A hefty tome, but after all, George Shultz is an ex-professor, and obviously does not wish to be outdone by Dr. Kissinger. Buried in this long and discursive text, however, is a nugget for revisionists — 20 pages devoted to the story of President Reagan's much-criticized May 1985 visit to the German military cemetery at Bitburg. Candor on this subject was not to be expected from ex-President Reagan, and this account by the former Secretary of State is the most accurate we have been accorded to date from any of the principal figures in the drama. All of which isn't saying very much — we will no doubt have to wait for Patrick Buchanan to tell the tale as he experienced it for a remotely adequate version.
At any rate, the Bitburg crisis remains a central event of the time — an embarrassment to those who raised the uproar against the Presidential visit to the Bitburg cemetery and a salutary lesson for them and for everyone else. At issue was a specifically Jewish bid for veto power in government-to-government relations between the United States and the Federal Republic of Germany. Had this been granted at Bitburg, the World Jewish Congress would no doubt have demanded and received a seat at the table at which German reunification was negotiated five years later, though in such a case, there would probably have been no German statesman on the scene with sufficient prestige to negotiate the matter in the first place. We could only sense it at the time, but the prospects for German reunification were at stake in the concerted Jewish assault on Helmut Kohl. World leaders live by and on prestige.
If Ronald Reagan had deserted the German chancellor, Kohl would have been revealed as a Gummilöwe, a “rubber lion,” like his predecessor Ludwig Erhard, a man without clout when push came to shove. Instead — after facing down combined Jewish power and hysteria — the chancellor emerged as a man who could later negotiate the withdrawal of the Soviets from Central Europe with Mikhail Gorbachev one-on-one, that is, with barely a nod to the president of the United States, whom he considered an interested bystander in the transaction.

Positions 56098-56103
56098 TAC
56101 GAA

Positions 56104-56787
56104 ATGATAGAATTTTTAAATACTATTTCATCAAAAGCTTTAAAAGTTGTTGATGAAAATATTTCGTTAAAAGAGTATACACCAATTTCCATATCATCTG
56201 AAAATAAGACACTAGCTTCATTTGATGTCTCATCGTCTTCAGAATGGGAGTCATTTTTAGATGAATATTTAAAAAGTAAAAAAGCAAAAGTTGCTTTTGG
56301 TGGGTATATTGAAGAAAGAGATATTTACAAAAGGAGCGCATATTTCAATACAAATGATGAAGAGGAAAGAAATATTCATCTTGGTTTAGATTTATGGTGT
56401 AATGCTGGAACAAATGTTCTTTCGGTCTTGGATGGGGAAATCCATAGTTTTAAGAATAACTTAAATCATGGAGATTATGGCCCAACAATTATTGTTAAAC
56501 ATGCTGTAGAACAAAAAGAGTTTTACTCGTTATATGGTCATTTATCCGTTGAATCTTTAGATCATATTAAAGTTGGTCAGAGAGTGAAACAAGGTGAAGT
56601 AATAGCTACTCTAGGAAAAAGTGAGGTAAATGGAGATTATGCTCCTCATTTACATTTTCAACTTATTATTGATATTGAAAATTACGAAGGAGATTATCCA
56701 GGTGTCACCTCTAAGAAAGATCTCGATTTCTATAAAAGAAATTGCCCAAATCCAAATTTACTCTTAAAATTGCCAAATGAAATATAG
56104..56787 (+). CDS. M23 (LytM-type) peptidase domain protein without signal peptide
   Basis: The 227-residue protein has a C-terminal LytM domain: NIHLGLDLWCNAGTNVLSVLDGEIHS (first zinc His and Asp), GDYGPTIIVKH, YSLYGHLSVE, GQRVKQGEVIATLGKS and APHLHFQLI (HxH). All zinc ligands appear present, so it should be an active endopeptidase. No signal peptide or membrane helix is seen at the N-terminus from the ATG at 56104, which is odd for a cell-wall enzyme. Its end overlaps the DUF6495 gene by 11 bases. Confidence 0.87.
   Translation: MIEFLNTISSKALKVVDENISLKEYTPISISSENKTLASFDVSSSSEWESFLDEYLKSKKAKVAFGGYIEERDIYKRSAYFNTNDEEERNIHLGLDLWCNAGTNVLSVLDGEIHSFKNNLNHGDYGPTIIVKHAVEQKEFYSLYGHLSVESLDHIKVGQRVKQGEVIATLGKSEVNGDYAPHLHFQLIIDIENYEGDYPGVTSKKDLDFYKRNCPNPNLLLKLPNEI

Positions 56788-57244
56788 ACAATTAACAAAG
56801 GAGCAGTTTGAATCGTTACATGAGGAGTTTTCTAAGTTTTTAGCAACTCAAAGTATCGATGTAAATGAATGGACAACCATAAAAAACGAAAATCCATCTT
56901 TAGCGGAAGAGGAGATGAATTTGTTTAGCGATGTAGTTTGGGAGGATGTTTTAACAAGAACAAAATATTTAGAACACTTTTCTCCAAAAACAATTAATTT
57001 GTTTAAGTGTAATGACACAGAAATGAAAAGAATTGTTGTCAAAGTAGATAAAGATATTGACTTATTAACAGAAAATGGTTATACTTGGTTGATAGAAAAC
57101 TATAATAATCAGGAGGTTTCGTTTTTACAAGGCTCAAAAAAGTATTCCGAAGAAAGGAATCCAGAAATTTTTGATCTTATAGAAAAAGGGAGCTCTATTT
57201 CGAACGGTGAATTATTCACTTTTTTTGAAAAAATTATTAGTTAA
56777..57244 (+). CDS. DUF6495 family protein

Of course George Shultz doesn't say any of this. At the height of the uproar, he admits joining the chorus of those advising the President to cancel the Bitburg visit. Shultz is an ex-Marine, who has seen first-hand the most brutal forms of combat the Pacific War produced, but he proves predictably incapable or unwilling to draw even the most obvious parallels with the Waffen SS. No, his is the same old litany, compete with ignorant reference to the Oradour tragedy, with is regularly served up in the propaganda-tinted history we receive from official sources as a “massacre” supposedly typical of Waffen SS units in action. Well, there were no doubt some Abolitionists who spat on the graves of Confederate dead, but by and large Confederate cemeteries have been honored even by the most convinced Unionists as symbolizing the bravery and spirit of self-sacrifice of those lying buried within them. One would think George Shultz of all people might accord such dignity to the German dead at Bitburg, but not at all — “Hitler is laughing in hell right now,” he recalls telling his subordinates before leaving for Germany to accompany the President. “The idea of the visit, reconciliation, had been destroyed. Kohl has butchered it. He told us there were no SS buried at Bitburg. Teltschik said there were none.”
It gets worse. “Just before leaving for Bergen-Belsen,” Shultz writes, “I pulled out of my pocket a small lapel pin with a German emblem on it. It symbolized a decoration, the Grand Cross of the Order of Merit, that I had received in 1974 from the German government … I asked Rick Burt, Bernie Kalb and Charlie Hill whether I should wear this little button on my lapel. Immediately a fierce debate erupted … I sighed and put the little pin away.” If this were typical of the Marines, we would still be fighting on Guadalcanal.
At all events, the eight minutes Ronald Reagan spent at the Bitburg cemetery were arguably the apogee of his presidency. It was not merely a lesson for Jewish organizations alone — no, it was a demonstration to the combined power of the American media that they, too, could not command and control the American state on a fundamental German-American issue. This obviously came as a great surprise to many people, some of whom have not recovered from it yet. Perhaps this accounts in part for the pusillanimity of the Shultz version of this crisis, and for the remarkable fact that the German Chancellor himself declined to permit the author to quote in full his confidential message to President Reagan of April 15, 1985, in which Kohl made the visit an Existenzfrage for himself and his administration. There is much more to come on this subject, and it is likely to be tasty for revisionists.
From the Journal of Historical Review, July/August, 1994; vol. 14 no. 4: p. 45.